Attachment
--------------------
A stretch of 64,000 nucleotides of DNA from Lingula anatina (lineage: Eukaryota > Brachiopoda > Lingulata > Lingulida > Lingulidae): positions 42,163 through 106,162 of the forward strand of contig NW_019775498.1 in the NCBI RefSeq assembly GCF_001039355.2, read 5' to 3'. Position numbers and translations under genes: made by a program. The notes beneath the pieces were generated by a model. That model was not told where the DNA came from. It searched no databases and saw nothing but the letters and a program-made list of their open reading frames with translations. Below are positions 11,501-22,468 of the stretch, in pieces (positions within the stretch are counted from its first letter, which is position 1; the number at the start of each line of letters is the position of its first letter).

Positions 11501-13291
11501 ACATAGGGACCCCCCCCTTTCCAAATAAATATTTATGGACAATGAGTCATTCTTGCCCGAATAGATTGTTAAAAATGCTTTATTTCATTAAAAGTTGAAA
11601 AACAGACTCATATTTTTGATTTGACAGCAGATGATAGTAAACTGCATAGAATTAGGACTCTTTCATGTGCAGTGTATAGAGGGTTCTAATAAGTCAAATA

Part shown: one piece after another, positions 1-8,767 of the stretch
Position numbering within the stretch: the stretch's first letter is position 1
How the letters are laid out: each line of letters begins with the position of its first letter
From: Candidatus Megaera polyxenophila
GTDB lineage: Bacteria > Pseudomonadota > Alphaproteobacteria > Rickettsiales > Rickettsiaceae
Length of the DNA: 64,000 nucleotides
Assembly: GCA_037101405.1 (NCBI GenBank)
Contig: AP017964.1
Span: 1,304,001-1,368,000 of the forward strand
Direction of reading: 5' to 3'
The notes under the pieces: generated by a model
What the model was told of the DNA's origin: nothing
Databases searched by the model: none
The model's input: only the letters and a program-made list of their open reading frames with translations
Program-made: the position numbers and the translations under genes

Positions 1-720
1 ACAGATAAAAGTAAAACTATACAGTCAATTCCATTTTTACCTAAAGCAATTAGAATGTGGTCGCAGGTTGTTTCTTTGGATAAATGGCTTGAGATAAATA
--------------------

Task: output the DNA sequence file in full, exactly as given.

A stretch of 64,000 nucleotides of DNA from Lingula anatina (lineage: Eukaryota > Brachiopoda > Lingulata > Lingulida > Lingulidae): positions 42,163 through 106,162 of the forward strand of contig NW_019775498.1 in the NCBI RefSeq assembly GCF_001039355.2, read 5' to 3'. Position numbers and translations under genes: made by a program. The notes beneath the pieces were generated by a model. That model was not told where the DNA came from. It searched no databases and saw nothing but the letters and a program-made list of their open reading frames with translations. Below are positions 11,501-22,468 of the stretch, in pieces (positions within the stretch are counted from its first letter, which is position 1; the number at the start of each line of letters is the position of its first letter).

Positions 11501-13291
11501 ACATAGGGACCCCCCCCTTTCCAAATAAATATTTATGGACAATGAGTCATTCTTGCCCGAATAGATTGTTAAAAATGCTTTATTTCATTAAAAGTTGAAA
11601 AACAGACTCATATTTTTGATTTGACAGCAGATGATAGTAAACTGCATAGAATTAGGACTCTTTCATGTGCAGTGTATAGAGGGTTCTAATAAGTCAAATA

Part shown: one piece after another, positions 1-8,767 of the stretch
Position numbering within the stretch: the stretch's first letter is position 1
How the letters are laid out: each line of letters begins with the position of its first letter
From: Candidatus Megaera polyxenophila
GTDB lineage: Bacteria > Pseudomonadota > Alphaproteobacteria > Rickettsiales > Rickettsiaceae
Length of the DNA: 64,000 nucleotides
Assembly: GCA_037101405.1 (NCBI GenBank)
Contig: AP017964.1
Span: 1,304,001-1,368,000 of the forward strand
Direction of reading: 5' to 3'
The notes under the pieces: generated by a model
What the model was told of the DNA's origin: nothing
Databases searched by the model: none
The model's input: only the letters and a program-made list of their open reading frames with translations
Program-made: the position numbers and the translations under genes

Positions 1-720
1 ACAGATAAAAGTAAAACTATACAGTCAATTCCATTTTTACCTAAAGCAATTAGAATGTGGTCGCAGGTTGTTTCTTTGGATAAATGGCTTGAGATAAATA